Welcome to Econ3613.
The first learning objective of this course is for students to learn how trade affects prices and the allocation of resources across countries, and how nations may gain or lose from trade. The second learning objective of this course is for students to learn about the contemporary challenges in trade policy. To achieve these learning objectives, we start from classical models of trade. At the same time, we survey the ongoing developments in US trade policy. We then study a standard trade model. We continue with new trade models under increasing return to scale. And we conclude our survey by looking at the most recent models that describe firms’ export decisions and multinational production. We further examine selected trade policy instruments such as tariffs and quotas, and we study the welfare effects of such policies. To conclude this course, we examine a selected number of arguments for and against free trade, and we examine the contemporary challenges in trade policy. For more details, you may refer to the syllabus.
This course relies heavily on selected readings from a textbook by Steven Husted and Michael Melvin as well as a textbook by Paul Krugman, Maurice Obstfeld, and Marc Melitz. We also use another textbook by James Gerber. Towards the end of the lecture series, students are introduced to two other books: one by Elhanan Helpman and one by Pol Antras.
We begin this lecture series by exploring the current state of economic activities across different countries. This part of lecture is based on Chapter 1 in Husted and Melvin’s textbook. Given the outline of that chapter, students are asked to explore the most current data to update some of the key figures that are reported in Husted and Melvin’s book.
Considering the recent developments in US trade policy, we also survey the ongoing events from the beginning of this lecture series. Students will be asked to go over some readings, listen to some net-casts, and engage in in-class discussions and group activities that are designed to improve their understanding of the scope and consequences of ongoing changes in US policy.
- Few useful data resources:
- Trump’s trade war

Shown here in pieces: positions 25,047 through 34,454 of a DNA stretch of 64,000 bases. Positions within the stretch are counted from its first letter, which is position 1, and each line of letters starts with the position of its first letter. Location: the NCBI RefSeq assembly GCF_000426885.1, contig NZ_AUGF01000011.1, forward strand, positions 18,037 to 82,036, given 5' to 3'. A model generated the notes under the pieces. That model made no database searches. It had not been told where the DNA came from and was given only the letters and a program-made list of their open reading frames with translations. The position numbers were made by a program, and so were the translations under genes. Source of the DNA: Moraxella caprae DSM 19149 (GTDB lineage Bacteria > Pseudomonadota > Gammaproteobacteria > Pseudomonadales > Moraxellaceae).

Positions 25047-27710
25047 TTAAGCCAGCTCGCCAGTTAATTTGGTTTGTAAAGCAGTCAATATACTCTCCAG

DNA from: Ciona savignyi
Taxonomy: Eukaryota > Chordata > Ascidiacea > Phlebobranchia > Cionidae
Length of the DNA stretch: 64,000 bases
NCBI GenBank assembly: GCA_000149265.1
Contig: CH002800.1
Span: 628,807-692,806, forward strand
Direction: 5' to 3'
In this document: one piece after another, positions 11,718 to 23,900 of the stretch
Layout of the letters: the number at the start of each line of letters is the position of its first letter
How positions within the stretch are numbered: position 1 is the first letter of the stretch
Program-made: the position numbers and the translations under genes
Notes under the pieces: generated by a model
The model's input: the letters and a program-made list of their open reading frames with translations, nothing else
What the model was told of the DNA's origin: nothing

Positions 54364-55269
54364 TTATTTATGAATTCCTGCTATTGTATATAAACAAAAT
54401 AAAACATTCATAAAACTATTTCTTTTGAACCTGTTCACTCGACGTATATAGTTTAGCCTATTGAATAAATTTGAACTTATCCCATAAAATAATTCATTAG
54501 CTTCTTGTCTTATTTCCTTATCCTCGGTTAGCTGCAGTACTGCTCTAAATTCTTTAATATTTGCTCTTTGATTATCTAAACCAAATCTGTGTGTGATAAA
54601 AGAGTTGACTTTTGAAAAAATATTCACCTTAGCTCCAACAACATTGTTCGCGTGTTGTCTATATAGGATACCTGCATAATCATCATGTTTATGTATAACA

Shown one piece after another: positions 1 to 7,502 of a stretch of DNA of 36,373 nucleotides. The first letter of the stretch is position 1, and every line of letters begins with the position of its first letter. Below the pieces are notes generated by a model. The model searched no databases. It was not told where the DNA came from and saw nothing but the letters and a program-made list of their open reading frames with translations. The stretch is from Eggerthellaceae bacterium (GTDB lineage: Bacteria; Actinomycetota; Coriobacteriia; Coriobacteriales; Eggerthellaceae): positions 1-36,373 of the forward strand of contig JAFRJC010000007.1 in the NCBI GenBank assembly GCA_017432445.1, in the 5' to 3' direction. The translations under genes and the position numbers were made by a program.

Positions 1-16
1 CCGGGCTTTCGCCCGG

- More links to further readings and podcasts on recent development in US trade policy
Modelling international trade
We begin this section with a brief survey of some analytical tools. This part of lecture is based on Chapter 2 in Husted and Melvin’s textbook.
The above-mentioned tools are useful in modeling international trade. We use those tools to survey two sets of models:
- Classical models: lecture presentations and some highlights
- This part of the lecture is based on Chapter 3 in Husted and Melvin’s textbook.
- Standard models: lecture presentations and some highlights
- This part of the lecture is based on Chapter 6 in Krugman, Obstfeld, and Melitz’s textbook.
We conclude with this article about Stolper-Samuelson theorem.
Given what we learned from classical and standard treatments of trade theory, we survey contemporary models:
- New trade model: lecture presentations and some highlights
- This part of the lecture is based on Chapter 7 in Krugman, Obstfeld, and Melitz’s textbook.
- Let’s play a role-playing game
- You are the elected representatives in a small open economy. Some of you are independent, while others are supported financially by different industries. For instance, the steel industry pays for some of your campaigns. The rest might be supported by other industry groups; e.g., chemical productions, computer and electronics, automobile industry, etc. (Details will be determined in class.) You need to make a decision upon a request by the steel industry lobby to protect their industry against imports over the next decade, so they could prepare their industry to become a leading global exporter. How would you vote on this bill?
- New new trade model: lecture presentation and some highlights
We conclude this part with a survey of developments in multinational production. These concluding remarks are also based on Chapter 8 in Krugman, Obstfeld, and Melitz’s textbook.
The last part of this lecture series will focus on trade policy, including a brief survey of:
- We have so far kept an eye on recent developments in US trade policy
- We are now prepared to examine a simple model for common commercial policy instruments
- Some useful Trade Talk Podcast episodes:
- Happy 70th GATTiversary: the origins of multilateral trade (10/27/2017)
- Did protectionism make America great? (02/15/2018)
- Trade wars and the Smoot-Hawley tariffs: what really happened? (03/20/2018)
- How do Trump’s tariffs stack up historically? (07/13/2018)
- Are Trump’s steel quotas worse than his steel tariffs? (08/01/2018)
- It is fun to discuss the USMCA, the new NAFTA (10/05/2018)
- How big is the USMCA? It’s uncertain (04/27/2019)
- What are trade deals for? Dani Rodrik does Trade Talks. Part one, two, three, and four
- Uncertainty and trade deals — not good (10/04/2017)
- So you want to be a trade negotiator (04/20/2018)
- We also need to review the arguments for and against free trade
There are two exams, a midterm and a final. Previous exam samples include:
- midterm exams for Summer 2016, Summer 2017, and Summer 2018
- final exams for Summer 2016, Summer 2017, and Summer 2018
When it comes to final letter grade calculation, the exams have 80% weight. For a given student, 45% weight will be allocated to the exam with higher grade, and 35% weight will be allocated to the exam with lower grade. Daily in-class quizzes contribute to the remaining of your final letter grade. For more, refer to the syllabus.